In the last few weeks, copying has come up over and over again for me. At Viget, I’ve found myself doing DMCA research for a new product in recent days (more on that soon, I hope). A couple weeks ago, I found myself having a discussion with a colleague from the DC community about the fact that he directly pasted a passage from elsewhere into his blog post without a citation, and was defending his actions. Finally, last month, Ali had her site ripped off by a couple of different sites, both of which were the paid gigs of other designers.
Whether you’re a designer, a writer, or a designer doing some writing on a personal blog, it’s in your own best interests not to copy. That said, if you do, it’s in your best interests to make it right, too.
Let’s make this simple: if you pull more than a couple words from another site without rewording it, rethinking it, or reinterpreting it, and you intend for someone other than yourself or a member of your family to read it, you need to toss it in quotes (or a blockquote, if it’s a longer snip) and cite the source. Here are a few reasons why:
- Other peoples’ words don’t sound like your words, and your voice is lost in your writing. The moment your voice is lost, the reader begins to zone out and stops paying attention to the words you’re saying. Reading disjointed phrases or sentences tends to feel irrelevant, and you look to skip it for the next relevant part.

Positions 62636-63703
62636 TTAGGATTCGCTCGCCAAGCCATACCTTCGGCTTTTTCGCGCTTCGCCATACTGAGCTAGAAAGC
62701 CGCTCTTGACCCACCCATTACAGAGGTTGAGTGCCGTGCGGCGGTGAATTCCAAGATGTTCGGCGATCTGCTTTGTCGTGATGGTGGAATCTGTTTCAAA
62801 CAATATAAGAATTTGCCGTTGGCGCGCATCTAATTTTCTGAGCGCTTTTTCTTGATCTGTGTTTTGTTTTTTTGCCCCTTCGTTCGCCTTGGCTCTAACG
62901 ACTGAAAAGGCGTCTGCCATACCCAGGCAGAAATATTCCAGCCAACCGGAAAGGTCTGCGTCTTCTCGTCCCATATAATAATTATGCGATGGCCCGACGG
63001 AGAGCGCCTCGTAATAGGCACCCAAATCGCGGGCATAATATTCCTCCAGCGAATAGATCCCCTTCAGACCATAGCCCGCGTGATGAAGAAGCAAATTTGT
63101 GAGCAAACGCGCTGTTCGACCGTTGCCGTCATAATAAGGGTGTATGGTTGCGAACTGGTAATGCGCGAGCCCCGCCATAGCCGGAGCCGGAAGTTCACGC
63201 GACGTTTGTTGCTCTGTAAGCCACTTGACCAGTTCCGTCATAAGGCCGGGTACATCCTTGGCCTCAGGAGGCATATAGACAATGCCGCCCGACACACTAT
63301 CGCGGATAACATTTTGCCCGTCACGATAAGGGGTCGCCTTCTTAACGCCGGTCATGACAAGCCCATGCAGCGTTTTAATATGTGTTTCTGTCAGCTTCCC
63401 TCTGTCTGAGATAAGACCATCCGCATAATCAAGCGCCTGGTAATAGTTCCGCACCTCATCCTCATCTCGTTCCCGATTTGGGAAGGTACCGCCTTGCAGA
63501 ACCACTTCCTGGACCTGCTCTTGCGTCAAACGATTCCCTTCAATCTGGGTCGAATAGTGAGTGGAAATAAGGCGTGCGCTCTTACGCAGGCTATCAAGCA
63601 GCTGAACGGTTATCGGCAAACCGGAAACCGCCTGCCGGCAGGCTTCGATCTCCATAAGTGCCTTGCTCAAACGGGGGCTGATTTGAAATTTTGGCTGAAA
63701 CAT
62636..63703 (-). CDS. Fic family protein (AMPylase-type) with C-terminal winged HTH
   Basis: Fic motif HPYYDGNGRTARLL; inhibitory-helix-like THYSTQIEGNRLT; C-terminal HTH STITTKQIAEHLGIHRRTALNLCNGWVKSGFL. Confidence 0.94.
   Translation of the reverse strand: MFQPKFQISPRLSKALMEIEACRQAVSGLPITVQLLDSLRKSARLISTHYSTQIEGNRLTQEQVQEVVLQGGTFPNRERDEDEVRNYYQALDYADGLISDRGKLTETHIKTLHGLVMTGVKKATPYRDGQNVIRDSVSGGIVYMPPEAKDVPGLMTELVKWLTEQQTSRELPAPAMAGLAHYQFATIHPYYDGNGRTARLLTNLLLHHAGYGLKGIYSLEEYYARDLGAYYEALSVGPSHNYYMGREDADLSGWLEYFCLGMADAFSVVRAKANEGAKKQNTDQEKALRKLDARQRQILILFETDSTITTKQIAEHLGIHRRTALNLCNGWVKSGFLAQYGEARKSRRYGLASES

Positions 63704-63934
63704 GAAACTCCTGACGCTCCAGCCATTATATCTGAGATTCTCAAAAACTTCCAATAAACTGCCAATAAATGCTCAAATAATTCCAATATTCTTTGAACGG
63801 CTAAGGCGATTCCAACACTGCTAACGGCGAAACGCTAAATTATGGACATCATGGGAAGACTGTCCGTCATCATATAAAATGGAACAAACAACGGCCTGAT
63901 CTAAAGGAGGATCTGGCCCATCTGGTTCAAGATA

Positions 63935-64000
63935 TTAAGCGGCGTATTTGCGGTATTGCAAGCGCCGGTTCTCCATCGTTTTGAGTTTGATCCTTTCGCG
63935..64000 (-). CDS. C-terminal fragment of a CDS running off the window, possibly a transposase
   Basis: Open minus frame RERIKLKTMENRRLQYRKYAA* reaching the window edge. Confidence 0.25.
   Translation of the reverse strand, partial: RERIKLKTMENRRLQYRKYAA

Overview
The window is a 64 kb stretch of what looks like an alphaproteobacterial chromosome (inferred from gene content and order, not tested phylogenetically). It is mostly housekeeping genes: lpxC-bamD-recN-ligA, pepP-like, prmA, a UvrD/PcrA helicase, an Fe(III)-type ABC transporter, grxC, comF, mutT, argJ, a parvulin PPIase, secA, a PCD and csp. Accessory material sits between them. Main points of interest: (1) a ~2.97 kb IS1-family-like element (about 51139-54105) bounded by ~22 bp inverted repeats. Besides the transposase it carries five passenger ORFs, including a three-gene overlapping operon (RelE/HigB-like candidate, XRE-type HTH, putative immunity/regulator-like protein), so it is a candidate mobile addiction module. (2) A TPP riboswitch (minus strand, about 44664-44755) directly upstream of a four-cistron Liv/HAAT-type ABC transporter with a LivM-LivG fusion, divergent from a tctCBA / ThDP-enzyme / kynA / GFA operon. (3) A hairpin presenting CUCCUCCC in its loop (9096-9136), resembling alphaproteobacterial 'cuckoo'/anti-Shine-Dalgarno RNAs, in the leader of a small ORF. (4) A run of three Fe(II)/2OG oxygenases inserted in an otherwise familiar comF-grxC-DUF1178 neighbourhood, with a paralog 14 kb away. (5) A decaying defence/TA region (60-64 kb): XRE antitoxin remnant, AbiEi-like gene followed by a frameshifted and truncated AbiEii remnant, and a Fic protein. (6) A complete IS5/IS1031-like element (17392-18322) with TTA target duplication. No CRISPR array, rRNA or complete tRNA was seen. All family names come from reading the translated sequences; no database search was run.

- It devalues your site. If your content is just repackaged content from other sources, the original source might be more appealing to your readers.
- It’s unethical: you’re taking credit for the work of others. By virtue of the fact that you’ve put the logo, the copyright statement, or even your name on the article (or the site that holds the article), you’re saying the content is your work.
- It could be illegal. If the content is copyrighted, you could be violating that by using the text, and that means that your site is one email from the owner away from being taken down by your ISP under the DMCA.
- You lose your argument if someone else copies your text.
Copying Images & Designs
This can be a little cloudier, and doesn’t quite have the rule that text does. With cheap royalty-free stock material readily available, it makes sense for designers to start from the work of others rather than reinventing the wheel each time. However, it seems safe to say that if you’re downloading an image from or taking a screenshot of someone else’s work without paying or permission, no matter how much you post-process it afterward, you’re ethically in the wrong.
If ethics aren’t enough for you, here are some practical reasons not to do it:
- One man’s solution is another’s problem. When the original designer did what she or he did, it was to address a particular set of circumstances. You probably don’t have all those same circumstances, so the site won’t feel like you, no matter how great pieces of it may look.
- If you’re a designer, it’ll look really bad. If you’re copying design elements without permission or without giving credit, it just looks like you don’t know how to design properly. Why would anyone hire you when you can’t even manage to execute the basic skills of design, which involves the proper treatment of inspiration and found assets.
Making it Right
The real reason I wanted to write this post has to do with what happens when you’re caught. A designer comes to you and says “you copied by work without permission: quit it,” or someone calls you out for copying text directly from another resource without citing it. What do you do?